On the same day last week as the Forum Research poll, the Montreal newspaper La Presse published a new CROP poll that put Thomas Mulcair’s NDP at 47 per cent in Quebec, which the pollsters said would enable the party to exceed its 2011 results when, under the late Jack Layton, it surged from nowhere to 59 seats in the province.

If this Quebec momentum continues and if some of it spills over into Ontario – which is possible – the NDP could pull off the biggest surprise of Oct.19 by winning the election.

As for the Conservatives, they are counting on desire-for-change voters to split roughly evenly between the NDP and the Liberals, and thereby enable the Tories to eke out at least a minority government. But that may not happen. Voters who are serious about change may flock to whichever opposition party they feel offers the best chance of getting rid of the Harper party.

It is also possible, if 71 per cent want change, that both opposition parties could attract enough voters to finish ahead of the decidedly unpopular Tories. Like the Liberals of 2011, they could slide into third place. They would be another surprise to remember!

Polling industry going through changes

Published on Aug. 22, 2015 in the Waterloo Region Record.

Election campaigns are notoriously unpredictable but one thing is certain: Canadians will be bombarded with public opinion polls until the federal vote on Oct. 19.

But how accurate and representative are the data?

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Wynne defends campaigning for Trudeau

Published on Aug. 19, 2015, in the Waterloo Region Record.

Ontario Premier Kathleen Wynne has frequently waded into federal politics through clashes with Stephen Harper, but in the midst of a federal election campaign she isn’t easing off — she has jumped in with both feet.

“I’ve also been clear that I support Justin Trudeau, and I will continue to look for a partner at the federal level that is bringing forward polices that will make sense for the people of Ontario.”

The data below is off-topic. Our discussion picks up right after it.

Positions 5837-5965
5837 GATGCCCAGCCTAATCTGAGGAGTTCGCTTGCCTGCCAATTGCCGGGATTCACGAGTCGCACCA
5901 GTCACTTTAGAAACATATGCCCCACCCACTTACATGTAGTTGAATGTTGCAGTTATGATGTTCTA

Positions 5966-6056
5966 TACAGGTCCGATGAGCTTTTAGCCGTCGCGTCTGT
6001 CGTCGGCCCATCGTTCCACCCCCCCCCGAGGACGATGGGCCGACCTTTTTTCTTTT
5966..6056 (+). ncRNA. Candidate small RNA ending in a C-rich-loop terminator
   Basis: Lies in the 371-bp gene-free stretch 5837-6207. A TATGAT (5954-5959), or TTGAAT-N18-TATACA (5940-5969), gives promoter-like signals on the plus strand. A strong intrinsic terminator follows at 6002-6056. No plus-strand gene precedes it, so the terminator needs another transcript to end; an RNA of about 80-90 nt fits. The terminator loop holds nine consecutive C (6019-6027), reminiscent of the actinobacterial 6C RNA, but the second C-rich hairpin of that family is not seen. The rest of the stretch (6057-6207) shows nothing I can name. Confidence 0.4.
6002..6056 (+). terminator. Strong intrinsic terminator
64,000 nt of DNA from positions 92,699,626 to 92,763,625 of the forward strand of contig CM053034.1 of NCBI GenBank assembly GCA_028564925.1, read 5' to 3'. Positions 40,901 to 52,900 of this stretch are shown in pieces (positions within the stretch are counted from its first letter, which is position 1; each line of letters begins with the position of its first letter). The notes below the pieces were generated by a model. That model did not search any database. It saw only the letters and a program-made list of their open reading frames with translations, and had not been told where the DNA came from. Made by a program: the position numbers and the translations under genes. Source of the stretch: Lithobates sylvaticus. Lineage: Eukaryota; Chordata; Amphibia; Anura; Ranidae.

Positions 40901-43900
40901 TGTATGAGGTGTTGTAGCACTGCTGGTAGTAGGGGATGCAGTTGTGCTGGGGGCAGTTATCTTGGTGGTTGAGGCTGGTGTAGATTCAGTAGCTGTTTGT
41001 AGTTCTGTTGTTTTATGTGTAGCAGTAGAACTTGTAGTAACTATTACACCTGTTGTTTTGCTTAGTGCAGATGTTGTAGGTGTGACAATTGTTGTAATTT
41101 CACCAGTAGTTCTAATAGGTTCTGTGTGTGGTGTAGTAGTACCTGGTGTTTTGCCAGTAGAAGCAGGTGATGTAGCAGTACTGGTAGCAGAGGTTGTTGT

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Ontario’s Wynne jumps into federal campaign

Published on Aug. 19, 2015, in The Chronicle Herald. 

Ontario Premier Kathleen Wynne has frequently waded into federal politics through clashes with Stephen Harper, but in the midst of a federal election campaign she isn’t easing off — she has jumped in with both feet.

Wynne has been actively campaigning for federal Liberal Leader Justin Trudeau, but nearly as often as she promotes her federal counterpart she slams the prime minister, which could be seen as payback for Stephen Harper’s attacks against her in last year’s provincial election.

“She certainly wants to score points with the federal Liberal party and have Justin Trudeau owe her, and he will (if the Liberals win).”

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Federal Election 2015: Kathleen Wynne Wading Into Campaign

Published on Aug. 20, 2015, in the Huffington Post Canada.

Ontario Premier Kathleen Wynne has frequently waded into federal politics through clashes with Stephen Harper, but in the midst of a federal election campaign she isn’t easing off — she has jumped in with both feet.

“Maybe the personal animosity between Wynne and Harper — whatever triggered it — is governing both their behaviours,” Kay said in an interview.

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Harper needs to change campaign narrative